David Bourget (Western Ontario)
David Chalmers (ANU, NYU)
Rafael De Clercq
Jack Alan Reynolds
Learn more about PhilPapers
Foundations of Physics 36 (1):73-82 (2006)
The hidden-variable theorems of Bell and followers depend upon an assumption, namely the hidden-variable assumption, that conflicts with the precepts of quantum philosophy. Hence from an orthodox quantum perspective those theorems entail no faster-than-light transfer of information. They merely reinforce the ban on hidden variables. The need for some sort of faster-than-light information transfer can be shown by using counterfactuals instead of hidden variables. Shimony’s criticism of that argument fails to take into account the distinction between no-faster-than-light connection in one direction and that same condition in both directions. The argument can be cleanly formulated within the framework of a fixed past, open future interpretation of quantum theory, which neatly accommodates the critical assumptions that the experimenters are free to choose which experiments they will perform. The assumptions are compatible with the Tomonaga–Schwinger formulation of quantum field theory, and hence with orthodox quantum precepts, and with the relativistic requirement that no prediction pertaining to an outcome in one region can depend upon a free choice made in a region spacelike-separated from the first
|Keywords||Bell’s theorem nonlocality hidden variables counterfactuals|
|Categories||categorize this paper)|
Setup an account with your affiliations in order to access resources via your University's proxy server
Configure custom proxy (use this if your affiliation does not provide a proxy)
|Through your library|
References found in this work BETA
J. S. Bell (2004 ). On the Einstein-Podolsky-Rosen Paradox. In Speakable and Unspeakable in Quantum Mechanics. Cambridge University Press 14--21.
Henry P. Stapp (1997). Nonlocal Character of Quantum Theory. American Journal of Physics 65:300.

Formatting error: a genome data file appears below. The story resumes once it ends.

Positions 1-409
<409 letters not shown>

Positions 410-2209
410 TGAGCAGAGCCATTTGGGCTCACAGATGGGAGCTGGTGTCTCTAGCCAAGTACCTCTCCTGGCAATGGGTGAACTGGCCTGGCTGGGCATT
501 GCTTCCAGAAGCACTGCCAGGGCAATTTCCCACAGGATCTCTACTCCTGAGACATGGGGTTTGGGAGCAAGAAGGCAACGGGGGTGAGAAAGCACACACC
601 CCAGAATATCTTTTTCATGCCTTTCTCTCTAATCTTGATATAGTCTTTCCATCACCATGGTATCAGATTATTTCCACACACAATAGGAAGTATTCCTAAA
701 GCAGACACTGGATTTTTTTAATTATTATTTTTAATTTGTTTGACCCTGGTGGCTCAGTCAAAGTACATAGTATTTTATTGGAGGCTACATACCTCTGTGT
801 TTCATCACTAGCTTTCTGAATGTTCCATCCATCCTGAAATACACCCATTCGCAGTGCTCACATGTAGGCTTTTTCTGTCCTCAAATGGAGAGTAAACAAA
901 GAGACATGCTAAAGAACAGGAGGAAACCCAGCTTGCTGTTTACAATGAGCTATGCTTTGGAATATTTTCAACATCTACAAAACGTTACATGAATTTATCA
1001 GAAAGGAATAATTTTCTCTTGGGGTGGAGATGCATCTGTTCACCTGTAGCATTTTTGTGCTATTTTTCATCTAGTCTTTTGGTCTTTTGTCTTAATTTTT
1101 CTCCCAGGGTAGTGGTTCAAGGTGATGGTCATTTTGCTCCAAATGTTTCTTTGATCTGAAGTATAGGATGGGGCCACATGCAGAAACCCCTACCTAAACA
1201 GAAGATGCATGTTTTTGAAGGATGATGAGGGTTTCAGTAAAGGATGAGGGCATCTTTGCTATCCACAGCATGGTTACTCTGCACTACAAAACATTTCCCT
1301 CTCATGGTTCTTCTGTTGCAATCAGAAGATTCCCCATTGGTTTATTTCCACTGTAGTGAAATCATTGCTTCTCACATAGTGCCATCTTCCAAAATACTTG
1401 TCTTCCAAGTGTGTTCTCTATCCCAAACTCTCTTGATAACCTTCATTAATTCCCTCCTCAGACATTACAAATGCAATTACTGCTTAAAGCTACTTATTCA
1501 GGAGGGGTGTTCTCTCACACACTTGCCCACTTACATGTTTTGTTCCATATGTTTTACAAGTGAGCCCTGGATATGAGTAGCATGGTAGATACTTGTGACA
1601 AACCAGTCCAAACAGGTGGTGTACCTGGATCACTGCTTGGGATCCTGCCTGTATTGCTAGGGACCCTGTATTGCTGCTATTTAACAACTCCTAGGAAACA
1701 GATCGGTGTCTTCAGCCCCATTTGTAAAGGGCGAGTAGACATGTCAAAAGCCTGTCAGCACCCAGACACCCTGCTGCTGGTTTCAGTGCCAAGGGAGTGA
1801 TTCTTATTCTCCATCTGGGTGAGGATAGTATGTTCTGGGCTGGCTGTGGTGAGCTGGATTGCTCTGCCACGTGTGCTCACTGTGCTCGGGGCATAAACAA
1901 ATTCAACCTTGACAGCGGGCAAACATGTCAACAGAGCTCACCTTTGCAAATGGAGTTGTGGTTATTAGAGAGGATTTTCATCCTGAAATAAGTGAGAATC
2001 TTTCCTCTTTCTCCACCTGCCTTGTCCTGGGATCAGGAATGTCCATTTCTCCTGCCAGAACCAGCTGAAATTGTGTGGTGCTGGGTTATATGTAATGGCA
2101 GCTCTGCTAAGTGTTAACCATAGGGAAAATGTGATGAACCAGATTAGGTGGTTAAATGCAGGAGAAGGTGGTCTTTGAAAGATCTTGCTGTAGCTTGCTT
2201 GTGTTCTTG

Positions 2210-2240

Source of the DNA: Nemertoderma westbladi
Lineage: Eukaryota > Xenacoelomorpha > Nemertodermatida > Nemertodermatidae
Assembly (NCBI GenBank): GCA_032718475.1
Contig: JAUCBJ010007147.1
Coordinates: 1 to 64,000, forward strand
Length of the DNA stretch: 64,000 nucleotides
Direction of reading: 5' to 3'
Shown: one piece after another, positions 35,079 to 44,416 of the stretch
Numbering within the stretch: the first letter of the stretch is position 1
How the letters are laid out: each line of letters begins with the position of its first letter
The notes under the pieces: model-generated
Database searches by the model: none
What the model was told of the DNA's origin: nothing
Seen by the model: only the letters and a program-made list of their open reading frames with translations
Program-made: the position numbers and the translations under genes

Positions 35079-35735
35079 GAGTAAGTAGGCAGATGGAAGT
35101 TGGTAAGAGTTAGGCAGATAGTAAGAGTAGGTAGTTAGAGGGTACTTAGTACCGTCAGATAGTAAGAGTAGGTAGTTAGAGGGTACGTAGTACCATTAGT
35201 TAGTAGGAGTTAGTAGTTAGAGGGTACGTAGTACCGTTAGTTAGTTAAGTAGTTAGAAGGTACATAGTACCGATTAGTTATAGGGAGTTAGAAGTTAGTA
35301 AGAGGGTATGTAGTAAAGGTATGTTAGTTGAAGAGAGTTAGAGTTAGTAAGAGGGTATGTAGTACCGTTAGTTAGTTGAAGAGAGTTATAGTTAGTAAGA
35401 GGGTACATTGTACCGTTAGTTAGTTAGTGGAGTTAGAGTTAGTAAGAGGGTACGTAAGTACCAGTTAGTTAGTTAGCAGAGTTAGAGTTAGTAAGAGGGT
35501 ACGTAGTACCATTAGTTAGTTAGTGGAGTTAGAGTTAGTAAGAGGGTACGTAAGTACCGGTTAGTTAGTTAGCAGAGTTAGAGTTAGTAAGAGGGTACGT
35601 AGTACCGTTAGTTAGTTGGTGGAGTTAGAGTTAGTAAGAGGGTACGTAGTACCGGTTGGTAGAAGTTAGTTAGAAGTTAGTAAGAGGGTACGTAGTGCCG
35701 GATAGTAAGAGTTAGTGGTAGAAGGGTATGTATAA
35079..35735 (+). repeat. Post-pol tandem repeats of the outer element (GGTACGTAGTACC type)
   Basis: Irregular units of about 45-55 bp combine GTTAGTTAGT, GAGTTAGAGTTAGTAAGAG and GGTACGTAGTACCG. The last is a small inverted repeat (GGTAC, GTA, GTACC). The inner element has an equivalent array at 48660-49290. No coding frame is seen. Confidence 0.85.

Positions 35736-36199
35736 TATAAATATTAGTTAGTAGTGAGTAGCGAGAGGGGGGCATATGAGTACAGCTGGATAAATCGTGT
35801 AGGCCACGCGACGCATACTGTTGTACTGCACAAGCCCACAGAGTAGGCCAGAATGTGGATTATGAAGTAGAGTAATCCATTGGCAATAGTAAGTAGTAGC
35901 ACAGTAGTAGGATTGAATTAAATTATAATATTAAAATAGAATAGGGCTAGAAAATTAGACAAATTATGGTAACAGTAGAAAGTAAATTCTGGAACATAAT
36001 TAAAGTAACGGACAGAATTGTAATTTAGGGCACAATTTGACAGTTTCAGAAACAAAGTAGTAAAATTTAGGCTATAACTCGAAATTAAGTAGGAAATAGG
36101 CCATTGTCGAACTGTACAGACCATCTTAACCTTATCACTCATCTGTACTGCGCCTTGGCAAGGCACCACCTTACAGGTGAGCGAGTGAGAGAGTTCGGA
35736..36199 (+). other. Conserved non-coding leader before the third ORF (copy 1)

Citations of this work BETA
No citations found.
Similar books and articles
Donald Bedford & Henry P. Stapp (1995). Bell's Theorem in an Indeterministic Universe. Synthese 102 (1):139 - 164.
Huw Price (2001). Backward Causation, Hidden Variables and the Meaning of Completeness. PRAMANA - Journal of Physics 56:199-209.
Federico Laudisa (1997). Contextualism and Nonlocality in the Algebra of EPR Observables. Philosophy of Science 64 (3):478-496.
Frank Arntzenius (1994). Relativistic Hidden Variable Theories? Erkenntnis 41 (2):207 - 231.
Miklos Redei (1991). Bell's Inequalities, Relativistic Quantum Field Theory and the Problem of Hidden Variables. Philosophy of Science 58 (4):628-638.
Henry P. Stapp (2012). Quantum Locality? Foundations of Physics 42 (5):647-655.
Abner Shimony (1984). Contextual Hidden Variables Theories and Bell's Inequalities. British Journal for the Philosophy of Science 35 (1):25-45.
Tomasz Bigaj (2010). How to (Properly) Strengthen Bell's Theorem Using Counterfactuals. Studies in History and Philosophy of Science Part B 41 (1):58-66.
Added to index2009-02-04
Total downloads231 ( #4,737 of 1,725,580 )
Recent downloads (6 months)190 ( #984 of 1,725,580 )
How can I increase my downloads?